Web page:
ERD Diagram of wildcard lookup status table.

Imagine having many employees that work in many departments. Each department has their own way of determining the employee’s status; Some departments use the status code that was given in the source system, other departments rely solely on the department they’re from and others use a combination of both! Oh yeah, the fun bit, this status logic can change…

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Comma Separator Before Field Name Or After?

Before! The comma separator before field name is always preferred. There, that was easy.

You’ve come here to either win an argument with a coworker — in which case I hope you’re here to find proof for having the comma separator before field names, or you’re doing it wrong — or you’re here to learn. In either case, the comma comes before field names. So, allow me to justify when and, more importantly, why I use one variation over the other:

Example of both comma separators

You’ll notice that both these queries are very much identical, with the exception of the placement of the delimiting comma between each field in the select clause of course.

There are two schools of thought here:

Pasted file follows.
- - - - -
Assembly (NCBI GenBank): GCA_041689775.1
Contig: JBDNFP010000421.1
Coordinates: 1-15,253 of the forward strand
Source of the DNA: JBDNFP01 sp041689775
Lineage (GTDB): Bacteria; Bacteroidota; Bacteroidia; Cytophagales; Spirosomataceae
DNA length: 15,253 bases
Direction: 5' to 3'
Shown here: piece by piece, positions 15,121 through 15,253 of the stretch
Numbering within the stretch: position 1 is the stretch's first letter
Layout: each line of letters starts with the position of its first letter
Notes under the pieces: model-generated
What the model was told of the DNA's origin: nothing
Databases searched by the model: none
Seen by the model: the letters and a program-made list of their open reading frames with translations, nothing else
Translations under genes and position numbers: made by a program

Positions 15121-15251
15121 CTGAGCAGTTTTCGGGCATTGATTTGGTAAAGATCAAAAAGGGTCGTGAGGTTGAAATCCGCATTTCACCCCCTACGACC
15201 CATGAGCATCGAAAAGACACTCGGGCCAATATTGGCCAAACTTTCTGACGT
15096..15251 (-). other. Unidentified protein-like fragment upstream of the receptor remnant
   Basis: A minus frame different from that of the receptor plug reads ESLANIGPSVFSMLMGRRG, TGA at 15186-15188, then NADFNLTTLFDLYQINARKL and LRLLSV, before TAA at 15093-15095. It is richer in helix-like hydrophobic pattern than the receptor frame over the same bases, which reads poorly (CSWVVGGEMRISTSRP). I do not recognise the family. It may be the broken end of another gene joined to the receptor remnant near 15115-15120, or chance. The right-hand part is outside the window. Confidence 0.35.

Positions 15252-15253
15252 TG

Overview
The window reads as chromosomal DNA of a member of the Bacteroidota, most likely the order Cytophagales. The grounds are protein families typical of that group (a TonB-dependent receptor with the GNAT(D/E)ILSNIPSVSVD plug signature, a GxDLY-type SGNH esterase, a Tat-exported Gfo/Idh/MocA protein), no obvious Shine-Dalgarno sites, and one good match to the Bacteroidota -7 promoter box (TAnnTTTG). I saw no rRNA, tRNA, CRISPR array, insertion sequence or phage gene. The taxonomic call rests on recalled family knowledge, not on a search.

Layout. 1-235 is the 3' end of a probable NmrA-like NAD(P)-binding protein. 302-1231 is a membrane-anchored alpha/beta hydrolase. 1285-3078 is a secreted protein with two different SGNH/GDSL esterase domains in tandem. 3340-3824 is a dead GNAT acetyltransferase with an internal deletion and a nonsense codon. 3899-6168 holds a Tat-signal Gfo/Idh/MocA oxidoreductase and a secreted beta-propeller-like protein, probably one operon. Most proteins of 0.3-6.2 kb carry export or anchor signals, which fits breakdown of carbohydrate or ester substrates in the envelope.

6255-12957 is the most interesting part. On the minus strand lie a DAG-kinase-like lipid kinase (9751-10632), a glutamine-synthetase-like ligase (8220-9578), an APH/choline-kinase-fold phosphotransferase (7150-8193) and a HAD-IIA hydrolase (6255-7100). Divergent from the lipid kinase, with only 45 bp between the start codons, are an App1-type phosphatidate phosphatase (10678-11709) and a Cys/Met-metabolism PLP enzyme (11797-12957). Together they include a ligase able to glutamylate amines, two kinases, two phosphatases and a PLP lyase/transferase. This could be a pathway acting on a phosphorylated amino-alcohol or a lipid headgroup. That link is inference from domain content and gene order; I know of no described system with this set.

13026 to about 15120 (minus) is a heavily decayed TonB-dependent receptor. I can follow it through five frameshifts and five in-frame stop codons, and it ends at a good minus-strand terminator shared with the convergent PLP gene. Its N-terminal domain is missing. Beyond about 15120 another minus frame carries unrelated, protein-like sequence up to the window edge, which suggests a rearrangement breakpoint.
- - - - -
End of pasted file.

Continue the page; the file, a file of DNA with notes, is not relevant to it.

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Generate SQL with SQL?

I’m aware that many of my readers of this site likely already know how to write sql to generate sql, or sql generators, but it’s not really much of a data blog if I don’t mention it. It’s also important to mention the time value this trick represents, with a few minutes of time, you can generate thousands of lines of code that would otherwise take hours to write. Let’s chat about one of the first things I learned about SQL which, no doubt, blew my mind:

Generate SQL with SQL.

Generate SQL with SQL via database commands.
Generate SQL with SQL via database commands.

Or to put another way, generating SQL statements via a single SQL command. Really cool stuff if you haven’t seen this before, keep reading!

Let’s say you wanted to find the number of badges for each type of badge in a table of badges. This is quite easy with a simple query, but let’s see how we can do it by writing SQL with SQL: